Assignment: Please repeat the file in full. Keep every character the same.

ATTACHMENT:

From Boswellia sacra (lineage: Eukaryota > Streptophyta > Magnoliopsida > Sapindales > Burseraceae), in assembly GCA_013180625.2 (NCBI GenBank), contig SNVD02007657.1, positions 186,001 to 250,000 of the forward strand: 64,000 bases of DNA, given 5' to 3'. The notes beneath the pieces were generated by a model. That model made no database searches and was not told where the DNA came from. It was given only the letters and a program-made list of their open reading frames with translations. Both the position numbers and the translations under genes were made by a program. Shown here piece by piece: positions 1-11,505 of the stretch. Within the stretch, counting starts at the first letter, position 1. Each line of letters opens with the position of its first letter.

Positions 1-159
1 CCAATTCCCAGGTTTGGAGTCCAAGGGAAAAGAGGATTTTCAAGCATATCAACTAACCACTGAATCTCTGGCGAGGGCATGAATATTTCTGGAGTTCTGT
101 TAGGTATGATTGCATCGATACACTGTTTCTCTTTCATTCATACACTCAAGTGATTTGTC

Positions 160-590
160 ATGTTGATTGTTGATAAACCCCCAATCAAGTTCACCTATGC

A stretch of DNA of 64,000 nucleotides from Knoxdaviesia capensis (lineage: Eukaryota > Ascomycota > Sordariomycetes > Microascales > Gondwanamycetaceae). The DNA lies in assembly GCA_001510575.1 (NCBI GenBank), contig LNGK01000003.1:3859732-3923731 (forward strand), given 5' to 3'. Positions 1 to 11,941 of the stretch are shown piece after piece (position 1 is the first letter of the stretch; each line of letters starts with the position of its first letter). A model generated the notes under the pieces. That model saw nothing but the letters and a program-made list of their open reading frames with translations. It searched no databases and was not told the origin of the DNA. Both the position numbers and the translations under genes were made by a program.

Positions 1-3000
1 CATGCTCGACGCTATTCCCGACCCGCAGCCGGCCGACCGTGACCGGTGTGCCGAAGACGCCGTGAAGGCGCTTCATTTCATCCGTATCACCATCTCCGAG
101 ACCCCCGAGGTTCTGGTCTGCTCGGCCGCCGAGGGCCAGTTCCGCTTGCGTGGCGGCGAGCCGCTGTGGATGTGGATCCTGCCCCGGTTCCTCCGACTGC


From Boswellia sacra (lineage: Eukaryota > Streptophyta > Magnoliopsida > Sapindales > Burseraceae), in assembly GCA_013180625.2 (NCBI GenBank), contig SNVD02007657.1, positions 186,001 to 250,000 of the forward strand: 64,000 bases of DNA, given 5' to 3'. The notes beneath the pieces were generated by a model. That model made no database searches and was not told where the DNA came from. It was given only the letters and a program-made list of their open reading frames with translations. Both the position numbers and the translations under genes were made by a program. Shown here piece by piece: positions 1-11,505 of the stretch. Within the stretch, counting starts at the first letter, position 1. Each line of letters opens with the position of its first letter.

Positions 1-159
1 CCAATTCCCAGGTTTGGAGTCCAAGGGAAAAGAGGATTTTCAAGCATATCAACTAACCACTGAATCTCTGGCGAGGGCATGAATATTTCTGGAGTTCTGT
101 TAGGTATGATTGCATCGATACACTGTTTCTCTTTCATTCATACACTCAAGTGATTTGTC

Positions 160-590
160 ATGTTGATTGTTGATAAACCCCCAATCAAGTTCACCTATGC

A stretch of DNA of 64,000 nucleotides from Knoxdaviesia capensis (lineage: Eukaryota > Ascomycota > Sordariomycetes > Microascales > Gondwanamycetaceae). The DNA lies in assembly GCA_001510575.1 (NCBI GenBank), contig LNGK01000003.1:3859732-3923731 (forward strand), given 5' to 3'. Positions 1 to 11,941 of the stretch are shown piece after piece (position 1 is the first letter of the stretch; each line of letters starts with the position of its first letter). A model generated the notes under the pieces. That model saw nothing but the letters and a program-made list of their open reading frames with translations. It searched no databases and was not told the origin of the DNA. Both the position numbers and the translations under genes were made by a program.

Positions 1-3000
1 CATGCTCGACGCTATTCCCGACCCGCAGCCGGCCGACCGTGACCGGTGTGCCGAAGACGCCGTGAAGGCGCTTCATTTCATCCGTATCACCATCTCCGAG
101 ACCCCCGAGGTTCTGGTCTGCTCGGCCGCCGAGGGCCAGTTCCGCTTGCGTGGCGGCGAGCCGCTGTGGATGTGGATCCTGCCCCGGTTCCTCCGACTGC